Movie Review – Monumental: In Search of America’s National Treasure

When something old becomes new again in American history our Education Program
Leaders (EPL) get excited!  Kirk Cameron, of Full House fame, resurrected such a treasure when he explored the Forefather’s Monument in Plymouth, Massachusetts.  EPLs Andrew and Sheila share their thoughts on Cameron’s movie Monumental: In Search of America’s National Treasure.

*Warning: May Contain Spoilers*

The search for America’s national treasure is a theme that ebbs and flows throughmonumental pic the American conscious year after year. At times the nation’s treasure is portrayed by Hollywood and actors like Nicolas Cage as a vast and hidden treasure worth millions of dollars. At other times the nation’s treasure is portrayed by politicians as its industrious and independent people. Sometimes the nation’s treasure is even described by skeptics and conspiracy theorists as a secretive source of knowledge and enlightenment of unknown origins covered up by the government.

In the film Monumental: In Search of America’s National Treasure, Kirk Cameron investigates what he deems to be the true treasure of the nation: the legacy of its original pilgrims.     –Andrew

Summary

Cameron takes an adventure deep into the depths of the nation’s history, desperately looking to uncover a clear voice of reason and truth that may yet save the country’s future. In his documentary, Cameron focuses primarily on the true story of the original pilgrims. By investigating the original settlers and pilgrims that came ashore in the new world, Cameron looks to unlock the secret character and determination that eventually led to the USA growing into one of the world’s 17 known historical superpowers.     -Andrew

The Monumentforefather blog 2

A final stop at the Forefather’s Monument reveals the blueprint for America’s success.  The massive monument sits atop a hill on the edge of town, and like the monument left behind by the children of Israel, so too is this a reminder to the American people of what God has provided as the foundation for future generations. 

The monument is best interpreted by starting with the central figure of Faith.  The pilgrims knew that the only faith that could bring true liberty was the faith in the one true God and the Bible.  The first seated figure is Morality.  Morality represents internal liberty which is the beginning of all freedom.  The second seated figure is Law.  The principles of God’s Law are the basis for civil law.  The pilgrims believed that all were equal before the law.  The third seated figure is Education.  She is seated in victory: having trained and prepared her children so that the next generation would know how to carry on the truth and free civilization.  The fourth seated figure is Liberty.   He is an armored figure seated in liberty.  He is a protector.  The broken chains in his hands and about his ankles represent freedom from the chains of oppression.  The lion on his back symbolizes both Satan and tyranny.  It was the faith and practice of the Christian religion that defeated the lion of spiritual and natural oppression.  Smaller reliefs around the base of the monument further explain the pilgrim story.     -Sheila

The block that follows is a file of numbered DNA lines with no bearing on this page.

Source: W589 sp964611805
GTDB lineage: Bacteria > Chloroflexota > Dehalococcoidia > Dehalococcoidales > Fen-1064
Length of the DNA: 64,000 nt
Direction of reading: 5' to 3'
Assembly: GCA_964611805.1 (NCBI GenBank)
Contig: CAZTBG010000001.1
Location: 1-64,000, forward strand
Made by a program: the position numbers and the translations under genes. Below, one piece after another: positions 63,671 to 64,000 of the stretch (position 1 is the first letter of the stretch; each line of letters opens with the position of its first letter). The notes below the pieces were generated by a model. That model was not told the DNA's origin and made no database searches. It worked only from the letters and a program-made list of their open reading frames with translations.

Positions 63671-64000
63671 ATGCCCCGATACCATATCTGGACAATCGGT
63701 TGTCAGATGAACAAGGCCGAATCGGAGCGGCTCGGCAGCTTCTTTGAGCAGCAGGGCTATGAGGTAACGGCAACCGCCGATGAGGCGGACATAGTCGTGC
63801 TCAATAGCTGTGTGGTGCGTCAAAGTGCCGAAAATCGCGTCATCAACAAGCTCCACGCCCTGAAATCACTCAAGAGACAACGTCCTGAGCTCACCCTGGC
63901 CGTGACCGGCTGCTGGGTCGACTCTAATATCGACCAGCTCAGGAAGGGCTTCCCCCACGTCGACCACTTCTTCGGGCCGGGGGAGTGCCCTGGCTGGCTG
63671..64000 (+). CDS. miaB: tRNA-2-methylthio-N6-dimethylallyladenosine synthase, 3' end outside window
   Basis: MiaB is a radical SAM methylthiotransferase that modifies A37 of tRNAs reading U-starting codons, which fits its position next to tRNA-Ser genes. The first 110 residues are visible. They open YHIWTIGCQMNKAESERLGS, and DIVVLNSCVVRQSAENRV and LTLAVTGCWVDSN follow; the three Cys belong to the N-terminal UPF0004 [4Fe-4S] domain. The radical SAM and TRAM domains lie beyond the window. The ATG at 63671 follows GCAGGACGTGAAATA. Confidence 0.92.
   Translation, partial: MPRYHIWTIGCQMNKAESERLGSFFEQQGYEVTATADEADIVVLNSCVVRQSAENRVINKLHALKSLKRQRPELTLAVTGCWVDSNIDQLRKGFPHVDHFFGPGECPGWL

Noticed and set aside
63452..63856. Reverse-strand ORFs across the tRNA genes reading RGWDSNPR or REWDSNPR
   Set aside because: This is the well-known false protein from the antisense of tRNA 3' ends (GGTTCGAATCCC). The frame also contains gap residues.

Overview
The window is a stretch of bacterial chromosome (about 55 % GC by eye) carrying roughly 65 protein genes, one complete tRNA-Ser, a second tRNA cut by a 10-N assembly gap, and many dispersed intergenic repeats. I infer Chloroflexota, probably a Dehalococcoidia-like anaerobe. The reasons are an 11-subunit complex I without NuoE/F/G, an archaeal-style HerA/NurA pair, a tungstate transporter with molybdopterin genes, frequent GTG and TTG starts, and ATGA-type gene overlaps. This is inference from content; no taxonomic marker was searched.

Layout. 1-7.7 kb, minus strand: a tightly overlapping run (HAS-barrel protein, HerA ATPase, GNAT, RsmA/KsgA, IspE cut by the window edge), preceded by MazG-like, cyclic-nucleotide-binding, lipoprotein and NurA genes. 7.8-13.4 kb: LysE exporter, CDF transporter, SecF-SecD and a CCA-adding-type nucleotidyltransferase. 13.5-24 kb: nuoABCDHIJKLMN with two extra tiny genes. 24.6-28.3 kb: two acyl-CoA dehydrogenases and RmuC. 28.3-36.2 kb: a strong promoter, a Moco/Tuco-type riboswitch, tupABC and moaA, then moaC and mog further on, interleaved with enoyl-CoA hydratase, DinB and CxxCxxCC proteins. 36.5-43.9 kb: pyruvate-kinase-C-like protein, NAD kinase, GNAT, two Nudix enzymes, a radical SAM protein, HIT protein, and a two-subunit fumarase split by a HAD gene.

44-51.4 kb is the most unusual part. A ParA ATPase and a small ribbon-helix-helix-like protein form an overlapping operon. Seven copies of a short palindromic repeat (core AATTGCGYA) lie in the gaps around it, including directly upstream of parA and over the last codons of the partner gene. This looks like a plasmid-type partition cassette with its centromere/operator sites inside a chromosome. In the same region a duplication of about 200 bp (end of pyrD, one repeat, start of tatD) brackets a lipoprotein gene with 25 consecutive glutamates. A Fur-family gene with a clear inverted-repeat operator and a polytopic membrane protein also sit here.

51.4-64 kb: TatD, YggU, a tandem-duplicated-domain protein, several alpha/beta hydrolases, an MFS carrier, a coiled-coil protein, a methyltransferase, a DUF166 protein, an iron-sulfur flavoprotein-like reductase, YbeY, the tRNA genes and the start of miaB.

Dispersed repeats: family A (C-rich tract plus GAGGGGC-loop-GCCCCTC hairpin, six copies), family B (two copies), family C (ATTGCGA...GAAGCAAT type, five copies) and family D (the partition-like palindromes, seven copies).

Review

Overall Monumental: In Search of America’s National Treasure presents a unique perspective on the original pilgrims that provides practical guidance and direction for today’s America. While tracking with Cameron is hindered at times by fragmented scenes, storytelling and editing, viewers will still learn many new facets of America’s early history that have all but been forgotten. Scholarly viewers may be disappointed by that lack of alternative perspectives to the host’s main theses, as well as, with the narrow view of history the film portrays. That said, anyone who approaches this film with an open mind will likely be surprised at what they learn about America’s roots.     -Andrew


Leave a Reply

Fill in your details below or click an icon to log in:

WordPress.com Logo

You are commenting using your WordPress.com account. Log Out / Change )

Twitter picture

You are commenting using your Twitter account. Log Out / Change )

Facebook photo

You are commenting using your Facebook account. Log Out / Change )

Google+ photo

You are commenting using your Google+ account. Log Out / Change )

Connecting to %s